4 Tips for Moving from Slush Pile to Sale

by Don Bentley

We’ve all been there.  Revising your work in progress for the forty-seventh time after receiving your forty-sixth rejection. Desperate for a break from the grind, you scroll through Twitter only to see that yet another debut author has come from seemingly nowhere to score a two-book deal with your dream publisher. Suddenly, the chasm separating Twitter and your marked-up manuscript has never seemed wider. How do you bridge the gap from where you are to where you want to be?  Well, gather ‘round fellow writers, and I’ll share some tips from folks who have done just that.

First off, I need to lead with a disclaimer. Almost two years ago, I sold my debut novel, Without Sanction, in a two-book deal to Tom Colgan, my dream editor. But before that sale, I spent seventeen years writing and submitting my first three novels which did not sell. In other words, if you’re reading this right now, wondering if you’ll ever have the magical experience of seeing your manuscript on a bookshelf, I am living proof that you can. So let’s talk about how.

Tip 1: Improve Your Craft

I write in the military/espionage thriller genre, and while some of my fellow authors have writing-related degrees or have worked in writing-centric career fields, many others haven’t. Brad Taylor served twenty-one years in the Army, including eight years with Delta Force, prior to writing his first book. Vince Flynn worked in commercial real estate and tended bar, while Tom Clancy was an insurance agent. These authors are now titans in the genre, but they did not earn MFAs or work in writing-centric vocations. You don’t have to either. But this doesn’t mean that you don’t need to understand and improve your craft.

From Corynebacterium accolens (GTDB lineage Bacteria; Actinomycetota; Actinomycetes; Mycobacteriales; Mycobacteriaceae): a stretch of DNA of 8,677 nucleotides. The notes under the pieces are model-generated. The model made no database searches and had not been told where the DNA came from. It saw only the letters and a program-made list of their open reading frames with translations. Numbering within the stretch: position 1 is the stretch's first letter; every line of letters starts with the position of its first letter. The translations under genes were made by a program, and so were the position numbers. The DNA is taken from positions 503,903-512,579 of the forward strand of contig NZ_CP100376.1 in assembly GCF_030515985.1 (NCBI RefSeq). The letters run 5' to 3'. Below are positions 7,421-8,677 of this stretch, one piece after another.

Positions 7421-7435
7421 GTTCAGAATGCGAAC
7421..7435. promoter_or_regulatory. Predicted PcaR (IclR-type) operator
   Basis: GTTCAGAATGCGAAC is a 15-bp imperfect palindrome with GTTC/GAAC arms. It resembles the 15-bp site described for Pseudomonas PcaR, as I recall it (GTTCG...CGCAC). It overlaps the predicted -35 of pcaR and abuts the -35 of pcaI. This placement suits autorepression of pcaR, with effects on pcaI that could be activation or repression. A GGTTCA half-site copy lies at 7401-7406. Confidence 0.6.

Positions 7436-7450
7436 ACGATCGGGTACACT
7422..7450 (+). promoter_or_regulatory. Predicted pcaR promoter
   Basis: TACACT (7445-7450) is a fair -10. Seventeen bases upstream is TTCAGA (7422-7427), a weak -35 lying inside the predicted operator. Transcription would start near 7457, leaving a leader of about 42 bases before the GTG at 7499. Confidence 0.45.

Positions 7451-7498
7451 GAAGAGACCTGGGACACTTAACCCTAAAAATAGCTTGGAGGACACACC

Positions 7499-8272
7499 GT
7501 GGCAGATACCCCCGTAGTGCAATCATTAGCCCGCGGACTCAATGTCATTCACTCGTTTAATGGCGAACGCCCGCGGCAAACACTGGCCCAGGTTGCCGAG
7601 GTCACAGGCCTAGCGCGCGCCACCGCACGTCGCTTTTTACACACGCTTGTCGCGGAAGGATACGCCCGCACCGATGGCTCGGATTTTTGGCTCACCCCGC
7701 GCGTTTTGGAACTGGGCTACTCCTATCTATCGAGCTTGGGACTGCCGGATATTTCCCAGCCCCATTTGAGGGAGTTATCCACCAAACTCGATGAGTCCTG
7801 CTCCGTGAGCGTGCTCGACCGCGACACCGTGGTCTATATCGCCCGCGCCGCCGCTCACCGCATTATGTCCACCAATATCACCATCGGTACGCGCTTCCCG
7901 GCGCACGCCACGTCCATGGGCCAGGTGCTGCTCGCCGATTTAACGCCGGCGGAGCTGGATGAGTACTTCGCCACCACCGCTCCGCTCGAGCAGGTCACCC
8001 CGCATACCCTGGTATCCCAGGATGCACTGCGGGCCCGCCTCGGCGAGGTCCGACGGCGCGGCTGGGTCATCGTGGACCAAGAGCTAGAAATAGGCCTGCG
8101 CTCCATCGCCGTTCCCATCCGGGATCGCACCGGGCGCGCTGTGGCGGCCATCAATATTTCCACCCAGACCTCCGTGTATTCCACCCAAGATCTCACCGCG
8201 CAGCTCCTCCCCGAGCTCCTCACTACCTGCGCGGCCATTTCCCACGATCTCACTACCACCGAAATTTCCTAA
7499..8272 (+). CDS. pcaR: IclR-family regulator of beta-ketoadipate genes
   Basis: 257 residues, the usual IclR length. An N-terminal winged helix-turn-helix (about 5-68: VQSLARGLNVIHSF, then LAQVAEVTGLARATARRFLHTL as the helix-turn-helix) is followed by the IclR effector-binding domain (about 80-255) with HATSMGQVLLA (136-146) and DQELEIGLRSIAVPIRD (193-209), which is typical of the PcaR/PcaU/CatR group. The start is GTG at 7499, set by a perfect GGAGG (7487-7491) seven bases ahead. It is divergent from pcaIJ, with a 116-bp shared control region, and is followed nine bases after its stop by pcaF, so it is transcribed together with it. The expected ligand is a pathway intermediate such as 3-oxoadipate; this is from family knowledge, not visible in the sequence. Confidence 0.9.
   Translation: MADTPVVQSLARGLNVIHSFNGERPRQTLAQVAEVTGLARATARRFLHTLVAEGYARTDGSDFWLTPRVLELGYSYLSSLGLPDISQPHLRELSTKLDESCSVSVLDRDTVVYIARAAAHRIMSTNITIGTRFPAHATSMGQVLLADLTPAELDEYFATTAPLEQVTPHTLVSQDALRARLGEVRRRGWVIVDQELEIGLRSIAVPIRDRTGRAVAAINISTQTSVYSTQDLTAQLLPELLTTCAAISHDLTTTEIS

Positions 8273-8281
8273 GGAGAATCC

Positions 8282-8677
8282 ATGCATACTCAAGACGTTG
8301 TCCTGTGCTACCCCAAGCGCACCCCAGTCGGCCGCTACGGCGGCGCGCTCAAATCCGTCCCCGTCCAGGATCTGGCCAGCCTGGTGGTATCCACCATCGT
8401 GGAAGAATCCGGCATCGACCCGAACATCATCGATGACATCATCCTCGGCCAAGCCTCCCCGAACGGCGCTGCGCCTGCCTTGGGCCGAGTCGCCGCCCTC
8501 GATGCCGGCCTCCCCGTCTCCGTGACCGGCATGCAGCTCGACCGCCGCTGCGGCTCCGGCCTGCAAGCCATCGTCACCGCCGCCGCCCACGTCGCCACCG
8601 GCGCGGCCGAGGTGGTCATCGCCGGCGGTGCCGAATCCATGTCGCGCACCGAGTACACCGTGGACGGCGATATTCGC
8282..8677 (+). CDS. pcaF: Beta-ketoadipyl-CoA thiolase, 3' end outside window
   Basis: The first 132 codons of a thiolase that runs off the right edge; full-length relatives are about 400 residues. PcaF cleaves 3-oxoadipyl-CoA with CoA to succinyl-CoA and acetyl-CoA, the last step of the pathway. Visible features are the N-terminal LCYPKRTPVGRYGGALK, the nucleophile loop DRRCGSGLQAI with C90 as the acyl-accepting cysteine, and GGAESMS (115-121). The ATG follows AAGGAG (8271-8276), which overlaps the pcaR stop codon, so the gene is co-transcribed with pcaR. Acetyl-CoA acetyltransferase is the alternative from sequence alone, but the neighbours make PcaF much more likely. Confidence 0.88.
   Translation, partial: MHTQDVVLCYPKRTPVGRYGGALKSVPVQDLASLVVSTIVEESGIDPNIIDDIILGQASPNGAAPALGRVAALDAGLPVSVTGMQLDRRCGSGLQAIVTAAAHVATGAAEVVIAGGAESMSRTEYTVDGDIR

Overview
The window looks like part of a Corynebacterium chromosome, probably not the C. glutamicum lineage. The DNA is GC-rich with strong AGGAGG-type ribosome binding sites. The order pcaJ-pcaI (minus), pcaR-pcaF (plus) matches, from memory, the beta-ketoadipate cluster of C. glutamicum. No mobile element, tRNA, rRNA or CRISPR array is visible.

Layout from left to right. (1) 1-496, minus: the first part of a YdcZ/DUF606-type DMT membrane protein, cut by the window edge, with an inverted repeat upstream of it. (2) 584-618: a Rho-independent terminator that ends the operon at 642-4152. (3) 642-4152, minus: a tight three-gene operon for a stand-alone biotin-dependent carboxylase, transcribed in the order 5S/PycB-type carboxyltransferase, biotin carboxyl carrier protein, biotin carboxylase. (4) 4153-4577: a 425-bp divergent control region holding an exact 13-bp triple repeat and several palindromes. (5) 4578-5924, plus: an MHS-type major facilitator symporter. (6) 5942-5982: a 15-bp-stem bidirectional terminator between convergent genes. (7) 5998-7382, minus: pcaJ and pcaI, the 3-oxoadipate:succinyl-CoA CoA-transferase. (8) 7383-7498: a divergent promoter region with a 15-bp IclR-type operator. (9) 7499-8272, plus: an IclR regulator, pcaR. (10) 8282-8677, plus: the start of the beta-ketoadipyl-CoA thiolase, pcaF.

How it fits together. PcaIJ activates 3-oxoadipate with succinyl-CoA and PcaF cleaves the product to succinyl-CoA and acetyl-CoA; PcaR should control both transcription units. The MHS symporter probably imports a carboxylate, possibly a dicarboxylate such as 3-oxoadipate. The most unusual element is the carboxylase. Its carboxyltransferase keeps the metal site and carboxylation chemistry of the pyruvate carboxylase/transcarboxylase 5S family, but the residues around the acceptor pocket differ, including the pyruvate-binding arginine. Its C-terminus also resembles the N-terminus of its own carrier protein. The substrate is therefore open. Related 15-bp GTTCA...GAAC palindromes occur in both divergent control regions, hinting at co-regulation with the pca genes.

Ask any successful author about their writing process, and he or she will surely point you towards a book or ten. Classics like On Writing by Stephen King, Story by Robert McKee, or Writing the Breakout Novel by Donald Maass are common mentions.  Save the Cat! by Blake Snyder and Story Trumps Structure by Steven James are two of my favorites. In addition to reading books on craft, many writers attend writing classes or seminars. When I decided to get serious about my own writing, I took a series of online Writers Digest courses. Writing conferences like ThrillerFest or Bouchercon are also invaluable ways to learn about your craft by meeting successful writers, agents, and editors. Just like any other professional, good writers constantly work to improve their craft.

Tip 2: Study Your Genre

Someone much smarter than me once said that if you want to break into a genre, you need to bring something that’s the same, but different. In other words, understand the genre’s defining conventions, but give readers something that makes your novels distinct. In the military/espionage thriller genre, most protagonists are male. Chris Hauty bucked this trend by anchoring his debut political thriller, Deep State, with female protagonist Hayley Chill.